Arkansas ranking at the bottom in preventing sex trafficking

It's a crime on our streets that rivals that of selling drugs, except this one involves the buying and selling of people; and Arkansas remains near last in preventing it.

At least that's what an anti-human trafficking group said, giving the state an 'F' on its report card.

Shocking revelations in this report tells that at least 100,000 children are exploited in commercial sex. These children enter this ring at an average age of 13. Regardless of age, the big business continues on and out of sight.

With each passing hour on your local streets, lies another person victim to human trafficking.

"It's not uncommon, it happens daily," said Pulaski County Sheriff Doc Holladay.

Holladay said manipulation and threats between the women and their superior ,makes it a hard case to file charges.

"When you end up on the street you become vulnerable, and are preyed upon by individuals who will take advantage of that opportunity," he added.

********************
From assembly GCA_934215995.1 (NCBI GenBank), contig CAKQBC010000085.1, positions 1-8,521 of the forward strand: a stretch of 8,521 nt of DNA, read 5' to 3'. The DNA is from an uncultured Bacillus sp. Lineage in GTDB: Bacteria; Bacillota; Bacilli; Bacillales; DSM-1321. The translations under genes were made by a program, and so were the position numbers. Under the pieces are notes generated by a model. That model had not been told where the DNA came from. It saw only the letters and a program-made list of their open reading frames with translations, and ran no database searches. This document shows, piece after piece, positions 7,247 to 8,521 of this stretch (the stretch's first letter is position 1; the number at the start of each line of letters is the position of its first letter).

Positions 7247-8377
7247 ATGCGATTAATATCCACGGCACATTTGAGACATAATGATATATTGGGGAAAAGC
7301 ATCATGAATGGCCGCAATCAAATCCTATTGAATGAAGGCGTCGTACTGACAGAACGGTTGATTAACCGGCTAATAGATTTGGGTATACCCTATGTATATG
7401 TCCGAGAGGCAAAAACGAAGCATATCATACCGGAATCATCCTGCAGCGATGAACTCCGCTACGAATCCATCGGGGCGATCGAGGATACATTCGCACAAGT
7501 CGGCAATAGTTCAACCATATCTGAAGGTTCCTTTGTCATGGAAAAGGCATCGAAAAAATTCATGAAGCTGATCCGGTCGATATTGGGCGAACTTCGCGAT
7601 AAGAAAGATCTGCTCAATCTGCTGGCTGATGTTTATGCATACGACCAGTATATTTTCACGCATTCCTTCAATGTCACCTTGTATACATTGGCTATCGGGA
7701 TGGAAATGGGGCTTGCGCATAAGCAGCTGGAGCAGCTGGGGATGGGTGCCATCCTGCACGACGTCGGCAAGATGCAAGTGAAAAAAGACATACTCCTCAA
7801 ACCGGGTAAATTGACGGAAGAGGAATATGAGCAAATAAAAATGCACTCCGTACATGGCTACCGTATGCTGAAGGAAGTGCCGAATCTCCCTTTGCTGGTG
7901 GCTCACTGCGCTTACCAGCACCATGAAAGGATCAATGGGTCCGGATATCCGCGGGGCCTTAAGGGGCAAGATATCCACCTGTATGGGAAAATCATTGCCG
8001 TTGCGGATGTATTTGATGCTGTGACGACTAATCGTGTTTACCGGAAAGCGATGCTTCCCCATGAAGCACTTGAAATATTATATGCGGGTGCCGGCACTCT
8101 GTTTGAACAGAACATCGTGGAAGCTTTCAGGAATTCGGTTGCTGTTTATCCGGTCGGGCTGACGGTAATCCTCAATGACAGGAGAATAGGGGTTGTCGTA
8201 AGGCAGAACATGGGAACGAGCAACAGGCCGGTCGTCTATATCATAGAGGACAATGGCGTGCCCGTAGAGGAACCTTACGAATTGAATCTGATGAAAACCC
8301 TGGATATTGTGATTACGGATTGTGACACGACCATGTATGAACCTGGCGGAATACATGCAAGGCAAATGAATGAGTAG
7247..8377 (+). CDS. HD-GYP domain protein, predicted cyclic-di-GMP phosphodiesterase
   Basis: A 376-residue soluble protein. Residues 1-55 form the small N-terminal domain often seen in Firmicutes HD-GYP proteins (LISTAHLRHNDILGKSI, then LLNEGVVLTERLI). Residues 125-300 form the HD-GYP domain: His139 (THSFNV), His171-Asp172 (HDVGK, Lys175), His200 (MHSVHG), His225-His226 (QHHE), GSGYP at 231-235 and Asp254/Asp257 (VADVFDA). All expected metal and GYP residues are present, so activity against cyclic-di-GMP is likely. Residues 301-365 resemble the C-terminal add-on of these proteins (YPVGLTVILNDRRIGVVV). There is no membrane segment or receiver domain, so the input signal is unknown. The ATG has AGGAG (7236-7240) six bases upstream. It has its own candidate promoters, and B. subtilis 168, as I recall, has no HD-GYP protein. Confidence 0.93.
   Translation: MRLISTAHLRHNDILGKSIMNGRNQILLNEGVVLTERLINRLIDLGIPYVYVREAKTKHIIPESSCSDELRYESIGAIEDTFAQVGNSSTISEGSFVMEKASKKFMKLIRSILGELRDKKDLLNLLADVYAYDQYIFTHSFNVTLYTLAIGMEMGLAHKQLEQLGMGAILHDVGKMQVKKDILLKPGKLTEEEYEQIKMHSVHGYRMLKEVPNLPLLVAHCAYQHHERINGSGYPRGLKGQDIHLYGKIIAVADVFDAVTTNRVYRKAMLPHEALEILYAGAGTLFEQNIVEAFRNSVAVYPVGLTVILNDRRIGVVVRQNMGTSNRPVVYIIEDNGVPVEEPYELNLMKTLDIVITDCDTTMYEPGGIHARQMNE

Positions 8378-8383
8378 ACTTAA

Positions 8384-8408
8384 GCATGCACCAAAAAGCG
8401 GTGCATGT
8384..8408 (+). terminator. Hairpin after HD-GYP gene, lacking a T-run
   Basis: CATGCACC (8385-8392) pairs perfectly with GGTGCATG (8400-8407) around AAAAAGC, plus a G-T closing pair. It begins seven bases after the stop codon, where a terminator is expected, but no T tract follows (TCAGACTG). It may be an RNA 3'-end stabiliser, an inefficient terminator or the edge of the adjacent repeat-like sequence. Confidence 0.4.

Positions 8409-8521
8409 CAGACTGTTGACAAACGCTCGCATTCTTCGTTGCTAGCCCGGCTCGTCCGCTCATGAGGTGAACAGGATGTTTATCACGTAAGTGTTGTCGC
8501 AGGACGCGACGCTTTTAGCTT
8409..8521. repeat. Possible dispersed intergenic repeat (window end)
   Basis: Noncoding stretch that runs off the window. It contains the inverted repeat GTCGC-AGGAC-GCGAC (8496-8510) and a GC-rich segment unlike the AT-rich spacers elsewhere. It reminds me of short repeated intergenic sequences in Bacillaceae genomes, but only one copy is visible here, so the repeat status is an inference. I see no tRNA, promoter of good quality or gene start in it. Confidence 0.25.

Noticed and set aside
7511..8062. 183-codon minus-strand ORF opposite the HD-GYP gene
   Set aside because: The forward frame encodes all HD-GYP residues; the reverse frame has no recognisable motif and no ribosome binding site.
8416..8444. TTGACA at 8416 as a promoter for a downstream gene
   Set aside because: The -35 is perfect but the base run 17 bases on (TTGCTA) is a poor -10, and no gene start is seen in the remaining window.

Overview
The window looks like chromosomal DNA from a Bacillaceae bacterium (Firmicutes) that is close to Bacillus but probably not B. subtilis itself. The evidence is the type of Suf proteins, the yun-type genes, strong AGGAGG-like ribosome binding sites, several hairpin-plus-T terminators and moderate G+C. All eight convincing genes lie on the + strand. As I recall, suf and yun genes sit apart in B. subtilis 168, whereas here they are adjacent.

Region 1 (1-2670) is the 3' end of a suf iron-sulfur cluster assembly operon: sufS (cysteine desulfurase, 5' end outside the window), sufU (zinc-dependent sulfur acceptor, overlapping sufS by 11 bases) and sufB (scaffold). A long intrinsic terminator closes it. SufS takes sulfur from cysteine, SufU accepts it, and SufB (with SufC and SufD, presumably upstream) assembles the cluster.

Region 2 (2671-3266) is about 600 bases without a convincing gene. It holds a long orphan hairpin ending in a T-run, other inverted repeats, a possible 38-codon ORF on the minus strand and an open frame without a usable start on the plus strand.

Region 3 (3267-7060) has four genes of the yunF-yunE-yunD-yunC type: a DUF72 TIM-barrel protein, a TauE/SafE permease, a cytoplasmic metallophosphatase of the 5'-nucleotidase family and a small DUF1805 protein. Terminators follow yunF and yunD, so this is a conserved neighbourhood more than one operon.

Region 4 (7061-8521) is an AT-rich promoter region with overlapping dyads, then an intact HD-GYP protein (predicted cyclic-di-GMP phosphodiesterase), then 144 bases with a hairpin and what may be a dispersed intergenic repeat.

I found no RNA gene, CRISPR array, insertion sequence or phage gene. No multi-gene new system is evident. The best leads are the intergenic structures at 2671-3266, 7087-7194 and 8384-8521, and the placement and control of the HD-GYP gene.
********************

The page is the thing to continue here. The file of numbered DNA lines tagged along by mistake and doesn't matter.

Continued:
"The surrounding states have tightened their laws. Arkansas is in the process of doing that, but it hasn't happened yet, so that makes Arkansas a nice place to hide," added Louise Allison with Partners Against Trafficking Humans.

Allison knows how common the crime is becoming, especially since she herself used to be a victim of this hush-hush dealing.

"To talk about the buying and selling of a human being is a little bit tougher, and I don't think it's something for us to talk about or look at," she said.

Allison believes as long as there is money to be made, people will continue to take part in this horrible crime.

"It's a lucrative business. Off of one girl the average is about $365,000 a year, it's the second largest organized crime in the world, second only to drugs," she continued.

Wednesday a new bill called "Child Protection Act of 2012," passed through the United States Senate, now it awaits the president's signature to help protect kids being solicited for sex.